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Oh Hello, J.T. Realmuto

In recent memory alone, the conduct of Marlins owners has been defined largely by questionable judgment, from the purchase of a team whose payroll they could not afford to the alleged pocketing of revenue-sharing monies that should have been put towards improving the on-field product. They have claimed to be based in the British Virgin Islands in hopes of taking a court case to arbitration and even sued season ticket-holders and vendors.

Legal aficionado Sheryl Ring addressed the absurdity of what the Marlins are doing:

That’s right: the Marlins obtained a judgment against a season ticket holder using as leverage the fact that his attorney suffered a heart attack. They then attempted to take away a building he owns to collect on that judgment — and all because he didn’t want to renew his season tickets.

[…]

Because, consider: the Marlins haven’t sued just their fans; they’ve also sued ballpark concession vendors who, due to low attendance, were unable to stay in business and thus renew their contracts or pay the $2 million entry fee charged by the team.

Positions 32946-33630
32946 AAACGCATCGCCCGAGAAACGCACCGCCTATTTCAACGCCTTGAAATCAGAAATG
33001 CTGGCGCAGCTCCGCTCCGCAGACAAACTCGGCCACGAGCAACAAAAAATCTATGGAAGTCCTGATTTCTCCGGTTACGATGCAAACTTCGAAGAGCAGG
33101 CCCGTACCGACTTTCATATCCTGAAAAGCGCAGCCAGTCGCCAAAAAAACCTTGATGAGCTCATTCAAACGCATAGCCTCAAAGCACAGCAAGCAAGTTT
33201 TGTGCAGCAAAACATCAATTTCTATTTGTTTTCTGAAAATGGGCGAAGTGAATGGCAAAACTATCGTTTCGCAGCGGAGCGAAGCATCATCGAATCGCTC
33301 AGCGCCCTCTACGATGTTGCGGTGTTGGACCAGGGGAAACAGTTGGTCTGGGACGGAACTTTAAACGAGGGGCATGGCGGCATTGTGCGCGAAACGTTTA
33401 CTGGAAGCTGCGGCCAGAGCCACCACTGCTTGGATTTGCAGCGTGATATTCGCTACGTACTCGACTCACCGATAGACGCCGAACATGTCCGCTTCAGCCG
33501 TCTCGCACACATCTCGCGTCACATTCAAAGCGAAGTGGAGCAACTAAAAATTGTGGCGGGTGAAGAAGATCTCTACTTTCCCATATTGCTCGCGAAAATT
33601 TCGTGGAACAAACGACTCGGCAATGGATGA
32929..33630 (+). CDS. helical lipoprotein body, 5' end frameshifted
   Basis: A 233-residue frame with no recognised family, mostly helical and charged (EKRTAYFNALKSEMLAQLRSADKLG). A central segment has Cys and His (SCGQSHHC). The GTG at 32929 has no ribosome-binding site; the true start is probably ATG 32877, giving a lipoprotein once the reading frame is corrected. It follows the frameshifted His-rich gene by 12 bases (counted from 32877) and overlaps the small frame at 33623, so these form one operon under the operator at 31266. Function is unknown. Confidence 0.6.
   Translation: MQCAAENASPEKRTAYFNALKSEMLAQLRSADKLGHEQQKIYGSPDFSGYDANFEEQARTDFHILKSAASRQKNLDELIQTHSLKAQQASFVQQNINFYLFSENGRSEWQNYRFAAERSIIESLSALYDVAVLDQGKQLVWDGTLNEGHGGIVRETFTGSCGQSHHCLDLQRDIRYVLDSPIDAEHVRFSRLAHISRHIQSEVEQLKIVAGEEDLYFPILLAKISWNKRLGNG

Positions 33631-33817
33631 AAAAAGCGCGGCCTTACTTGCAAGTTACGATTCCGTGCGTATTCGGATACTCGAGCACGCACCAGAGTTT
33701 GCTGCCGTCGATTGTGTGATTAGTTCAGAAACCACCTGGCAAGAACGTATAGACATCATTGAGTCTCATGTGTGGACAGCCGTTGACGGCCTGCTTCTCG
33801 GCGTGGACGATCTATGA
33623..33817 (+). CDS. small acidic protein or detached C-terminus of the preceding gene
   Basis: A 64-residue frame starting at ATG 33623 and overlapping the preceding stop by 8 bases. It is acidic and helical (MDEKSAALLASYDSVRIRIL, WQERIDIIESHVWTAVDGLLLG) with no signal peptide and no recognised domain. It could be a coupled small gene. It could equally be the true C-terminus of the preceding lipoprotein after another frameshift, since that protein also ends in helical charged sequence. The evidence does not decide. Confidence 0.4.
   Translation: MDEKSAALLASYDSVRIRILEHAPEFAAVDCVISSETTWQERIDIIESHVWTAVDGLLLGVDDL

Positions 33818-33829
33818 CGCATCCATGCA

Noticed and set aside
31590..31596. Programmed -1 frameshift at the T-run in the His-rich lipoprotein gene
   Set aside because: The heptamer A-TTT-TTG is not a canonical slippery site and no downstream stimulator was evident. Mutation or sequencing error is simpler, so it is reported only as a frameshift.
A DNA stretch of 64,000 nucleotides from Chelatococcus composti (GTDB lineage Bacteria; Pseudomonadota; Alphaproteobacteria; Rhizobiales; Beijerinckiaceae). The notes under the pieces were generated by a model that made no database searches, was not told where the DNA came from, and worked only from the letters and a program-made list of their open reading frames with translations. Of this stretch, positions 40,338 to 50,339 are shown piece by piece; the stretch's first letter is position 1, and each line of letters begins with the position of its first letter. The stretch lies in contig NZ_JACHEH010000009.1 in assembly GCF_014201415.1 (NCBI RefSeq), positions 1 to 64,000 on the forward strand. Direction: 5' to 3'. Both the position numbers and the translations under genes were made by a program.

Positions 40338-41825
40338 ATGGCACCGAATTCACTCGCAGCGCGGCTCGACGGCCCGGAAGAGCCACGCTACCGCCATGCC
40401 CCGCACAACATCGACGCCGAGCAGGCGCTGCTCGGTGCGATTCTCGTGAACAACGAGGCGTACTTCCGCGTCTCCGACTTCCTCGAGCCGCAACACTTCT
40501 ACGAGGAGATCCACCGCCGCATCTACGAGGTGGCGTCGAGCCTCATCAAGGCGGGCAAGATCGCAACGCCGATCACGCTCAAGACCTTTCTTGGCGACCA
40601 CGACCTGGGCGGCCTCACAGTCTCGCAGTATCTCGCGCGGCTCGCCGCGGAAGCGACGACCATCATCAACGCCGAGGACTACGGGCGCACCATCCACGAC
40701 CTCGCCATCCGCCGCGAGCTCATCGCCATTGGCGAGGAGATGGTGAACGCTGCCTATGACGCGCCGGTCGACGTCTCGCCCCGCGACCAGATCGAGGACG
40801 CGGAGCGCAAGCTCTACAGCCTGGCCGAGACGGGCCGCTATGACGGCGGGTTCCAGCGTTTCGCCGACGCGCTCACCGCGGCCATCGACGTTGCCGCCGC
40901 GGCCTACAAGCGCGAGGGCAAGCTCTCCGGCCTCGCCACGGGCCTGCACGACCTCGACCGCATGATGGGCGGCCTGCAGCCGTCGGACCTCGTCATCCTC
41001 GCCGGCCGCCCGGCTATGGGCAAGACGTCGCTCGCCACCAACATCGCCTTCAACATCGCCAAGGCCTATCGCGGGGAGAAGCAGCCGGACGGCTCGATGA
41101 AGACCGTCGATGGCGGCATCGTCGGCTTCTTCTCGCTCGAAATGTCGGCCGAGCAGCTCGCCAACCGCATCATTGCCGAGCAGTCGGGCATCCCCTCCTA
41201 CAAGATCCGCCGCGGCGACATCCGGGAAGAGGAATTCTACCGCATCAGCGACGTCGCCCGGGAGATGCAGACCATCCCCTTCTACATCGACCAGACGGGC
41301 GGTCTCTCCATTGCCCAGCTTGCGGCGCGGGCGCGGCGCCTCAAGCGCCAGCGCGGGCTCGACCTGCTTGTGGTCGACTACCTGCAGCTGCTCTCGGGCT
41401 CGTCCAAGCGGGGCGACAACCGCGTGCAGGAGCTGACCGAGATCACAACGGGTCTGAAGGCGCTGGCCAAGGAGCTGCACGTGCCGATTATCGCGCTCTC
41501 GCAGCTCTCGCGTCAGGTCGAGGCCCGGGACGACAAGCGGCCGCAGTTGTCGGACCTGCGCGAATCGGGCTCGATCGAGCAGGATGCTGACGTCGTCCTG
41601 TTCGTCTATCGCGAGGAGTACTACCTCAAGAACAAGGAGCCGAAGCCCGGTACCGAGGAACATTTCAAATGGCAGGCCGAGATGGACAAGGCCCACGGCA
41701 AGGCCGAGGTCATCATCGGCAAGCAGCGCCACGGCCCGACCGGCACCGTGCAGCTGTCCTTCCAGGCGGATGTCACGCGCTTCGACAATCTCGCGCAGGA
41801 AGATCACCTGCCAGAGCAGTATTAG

What makes that tactic strange is that those lawsuits include claims against companies that have filed for bankruptcy protection, which means that the team is engaged in expensive litigation against entities that may have little or no ability to pay back the amount the team says it’s owed.

You could say that the Marlins are conducting a peculiar type of experiment: what happens when a team alienates its fans to such a degree that no one is left to watch.

As images like the following reveal, the experiment appears to be working.

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Scouting the Reds’ Return for Dylan Floro

On Wednesday, the Reds sent righties Dylan Floro and Zach Neal, as well as international pool space, to the Dodgers for RHPs James Marinan and Aneurys Zabala. Marinan, Los Angeles’s fourth-round pick in 2017 out of Park Vista High School in Florida, made three starts in the AZL before the trade. Zabala, whom the Dodgers originally acquired from Seattle for Chase De Jong, was pitching in the Low-A Great Lakes bullpen.

Both pitchers have size and big-league arm strength. Marinan is 6-foot-5, 220, while Zabala (though listed at 175) is closer to 250. Zabala was throwing 96-100 while he was with Seattle, but his conditioning wavered after the trade and the fastball was in the low 90s when I saw him last year. He also had, and still has, issues repeating his delivery, which leads to scattershot fastball command. His velocity is back up into the upper 90s this year, and he can spin a breaking ball. He has above-average relief stuff, but is a high-risk prospect because of how far the command needs to come — and because the stuff has roller coastered over the last two years.